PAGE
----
Question: Asha and Malik have been married several years with three school-age children. Due to COVID-19 complications, Asha died in mid-June 2021. Malik does not wish to file married filing joint (MFJ) as the surviving spouse for Asha’s 2021 final tax return. If Asha’s 2021 final tax return uses the filing status of married filing separate (MFS), can the 2021 final return claim their children as qualifying dependents based on the period when Asha was alive?

Answer: No. Asha’s final Form 1040, U.S. Individual Income Tax Return, may not claim the children as qualifying dependents because they do not meet all of the dependency tests.

In general, the requirements of filing a return where the taxpayer has not been in existence for the entire taxable year are the same as filing a return for a taxable year of 12 months ending on the last day of the short period [Reg §1.443-1(a)(2)].

To claim children on the decedent’s MFS return, the children need to meet the requirements of the support and residency tests for more than half the calendar year, not the partial year Asha was alive during the tax year (§152). The full calendar year is the test period, not the partial year that the decedent was alive. Even if the decedent had income after death used to support the children for the balance of the calendar year, that income could not be used to meet the test because the estate and decedent are considered different taxpayers by IRS so it would be the estate furnishing support, not the decedent.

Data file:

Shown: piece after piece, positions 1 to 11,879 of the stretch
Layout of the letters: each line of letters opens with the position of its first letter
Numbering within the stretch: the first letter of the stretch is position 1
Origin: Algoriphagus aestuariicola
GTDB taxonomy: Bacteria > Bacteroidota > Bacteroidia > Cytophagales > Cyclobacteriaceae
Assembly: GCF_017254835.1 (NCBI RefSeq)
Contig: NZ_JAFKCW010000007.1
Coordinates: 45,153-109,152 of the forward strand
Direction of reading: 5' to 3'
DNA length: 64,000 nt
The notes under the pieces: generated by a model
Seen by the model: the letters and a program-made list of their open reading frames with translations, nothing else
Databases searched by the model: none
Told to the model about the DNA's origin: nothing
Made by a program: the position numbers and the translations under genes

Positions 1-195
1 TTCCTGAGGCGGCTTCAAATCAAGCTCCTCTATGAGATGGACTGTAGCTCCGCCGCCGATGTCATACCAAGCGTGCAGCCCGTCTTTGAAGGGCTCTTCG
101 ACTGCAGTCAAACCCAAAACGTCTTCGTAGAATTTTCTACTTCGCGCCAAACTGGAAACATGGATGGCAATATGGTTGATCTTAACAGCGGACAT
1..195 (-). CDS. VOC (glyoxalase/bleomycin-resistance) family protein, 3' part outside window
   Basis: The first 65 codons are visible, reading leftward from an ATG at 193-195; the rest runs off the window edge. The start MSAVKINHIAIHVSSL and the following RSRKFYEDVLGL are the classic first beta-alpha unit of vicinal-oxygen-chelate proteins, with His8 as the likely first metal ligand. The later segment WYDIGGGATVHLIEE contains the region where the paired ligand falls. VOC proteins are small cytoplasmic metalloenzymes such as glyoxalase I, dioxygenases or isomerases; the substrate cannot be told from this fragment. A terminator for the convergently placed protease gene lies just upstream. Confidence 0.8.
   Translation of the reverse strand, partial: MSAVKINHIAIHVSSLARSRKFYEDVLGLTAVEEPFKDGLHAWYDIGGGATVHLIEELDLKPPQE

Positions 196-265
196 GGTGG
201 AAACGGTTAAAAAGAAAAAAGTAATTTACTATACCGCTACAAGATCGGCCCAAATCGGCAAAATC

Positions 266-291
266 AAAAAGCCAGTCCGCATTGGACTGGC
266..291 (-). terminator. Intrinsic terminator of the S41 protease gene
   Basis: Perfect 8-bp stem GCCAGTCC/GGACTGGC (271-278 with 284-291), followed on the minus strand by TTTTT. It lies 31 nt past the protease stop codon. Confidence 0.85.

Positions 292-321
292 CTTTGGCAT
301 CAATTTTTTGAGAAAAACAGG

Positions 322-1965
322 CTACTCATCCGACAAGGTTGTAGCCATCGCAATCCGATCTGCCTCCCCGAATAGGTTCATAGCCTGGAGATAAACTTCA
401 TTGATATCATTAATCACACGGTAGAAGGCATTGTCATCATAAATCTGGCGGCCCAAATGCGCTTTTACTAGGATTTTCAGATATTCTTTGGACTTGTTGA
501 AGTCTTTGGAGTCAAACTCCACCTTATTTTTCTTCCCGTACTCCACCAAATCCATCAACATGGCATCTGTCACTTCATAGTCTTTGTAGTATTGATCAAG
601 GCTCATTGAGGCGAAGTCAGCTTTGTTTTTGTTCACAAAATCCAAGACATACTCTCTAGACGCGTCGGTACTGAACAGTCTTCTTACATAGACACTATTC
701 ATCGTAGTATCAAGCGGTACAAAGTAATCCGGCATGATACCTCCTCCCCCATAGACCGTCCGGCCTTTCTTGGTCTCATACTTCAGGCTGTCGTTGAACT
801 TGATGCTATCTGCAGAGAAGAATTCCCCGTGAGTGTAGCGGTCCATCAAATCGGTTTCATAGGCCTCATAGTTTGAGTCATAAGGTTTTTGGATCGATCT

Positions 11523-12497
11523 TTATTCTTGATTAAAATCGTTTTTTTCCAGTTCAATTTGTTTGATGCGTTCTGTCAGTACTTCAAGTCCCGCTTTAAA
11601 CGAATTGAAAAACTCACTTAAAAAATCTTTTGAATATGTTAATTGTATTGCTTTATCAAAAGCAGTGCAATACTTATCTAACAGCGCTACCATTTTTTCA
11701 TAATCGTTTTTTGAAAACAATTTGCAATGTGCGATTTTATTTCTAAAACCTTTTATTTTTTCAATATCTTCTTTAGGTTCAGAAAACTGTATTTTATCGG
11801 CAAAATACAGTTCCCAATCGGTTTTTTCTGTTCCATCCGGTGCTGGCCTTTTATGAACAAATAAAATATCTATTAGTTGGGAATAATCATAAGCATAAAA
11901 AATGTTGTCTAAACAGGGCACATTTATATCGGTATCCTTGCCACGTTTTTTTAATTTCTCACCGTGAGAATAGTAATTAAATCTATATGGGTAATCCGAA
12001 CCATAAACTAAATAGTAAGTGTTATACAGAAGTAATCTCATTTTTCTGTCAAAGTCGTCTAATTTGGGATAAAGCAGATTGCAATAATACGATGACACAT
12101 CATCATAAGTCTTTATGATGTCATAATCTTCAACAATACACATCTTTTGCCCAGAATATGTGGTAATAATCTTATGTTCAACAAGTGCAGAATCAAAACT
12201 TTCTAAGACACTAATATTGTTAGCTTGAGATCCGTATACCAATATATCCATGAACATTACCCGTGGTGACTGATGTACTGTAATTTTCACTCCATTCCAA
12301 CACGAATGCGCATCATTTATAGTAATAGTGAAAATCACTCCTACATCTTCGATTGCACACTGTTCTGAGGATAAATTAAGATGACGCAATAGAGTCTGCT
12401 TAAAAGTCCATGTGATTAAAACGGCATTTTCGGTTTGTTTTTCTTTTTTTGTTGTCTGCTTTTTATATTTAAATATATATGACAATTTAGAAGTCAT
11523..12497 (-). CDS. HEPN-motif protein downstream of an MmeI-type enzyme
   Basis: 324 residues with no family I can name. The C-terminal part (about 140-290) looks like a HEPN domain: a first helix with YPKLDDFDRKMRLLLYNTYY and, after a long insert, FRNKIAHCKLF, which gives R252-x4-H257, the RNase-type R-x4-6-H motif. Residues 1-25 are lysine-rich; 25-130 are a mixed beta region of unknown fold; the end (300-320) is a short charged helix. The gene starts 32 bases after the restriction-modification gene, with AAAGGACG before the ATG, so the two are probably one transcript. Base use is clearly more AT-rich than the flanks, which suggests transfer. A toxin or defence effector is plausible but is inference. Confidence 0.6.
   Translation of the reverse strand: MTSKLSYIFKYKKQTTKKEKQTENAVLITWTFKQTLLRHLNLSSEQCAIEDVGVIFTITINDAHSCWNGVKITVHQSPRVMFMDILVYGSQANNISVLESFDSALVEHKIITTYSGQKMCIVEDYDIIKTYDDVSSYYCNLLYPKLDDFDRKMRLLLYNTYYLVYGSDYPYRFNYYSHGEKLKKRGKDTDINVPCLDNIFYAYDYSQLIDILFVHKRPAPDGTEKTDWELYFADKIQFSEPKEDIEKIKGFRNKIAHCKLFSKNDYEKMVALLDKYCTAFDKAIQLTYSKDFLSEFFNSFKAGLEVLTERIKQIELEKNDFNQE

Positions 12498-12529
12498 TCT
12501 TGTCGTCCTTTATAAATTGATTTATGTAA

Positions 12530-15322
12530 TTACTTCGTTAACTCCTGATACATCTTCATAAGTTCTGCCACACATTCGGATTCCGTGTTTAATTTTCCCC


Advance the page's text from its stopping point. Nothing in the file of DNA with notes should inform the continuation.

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You make the callBy: NATP Research
September 1, 2022

Question: Mark is serving in the military on active duty in a combat zone. He has received $50,000 of qualified nontaxable combat pay and plans to contribute to an individual retirement account (IRA). Although the combat pay is nontaxable, must he include it as compensation when determining the compensation-based limitations of his contribution to the IRA?

Answer: Yes. Although qualified combat pay is excluded from income under §112, for purposes of determining the compensation-based limit on contributions to an IRA under §219(b)(1)(B), the nontaxable combat pay is included in compensation. Therefore, a military taxpayer’s IRA contribution is the lesser of the dollar limit for an IRA deduction for the tax year, or the amount of combat pay excluded from income under §112 plus taxable compensation for the tax year.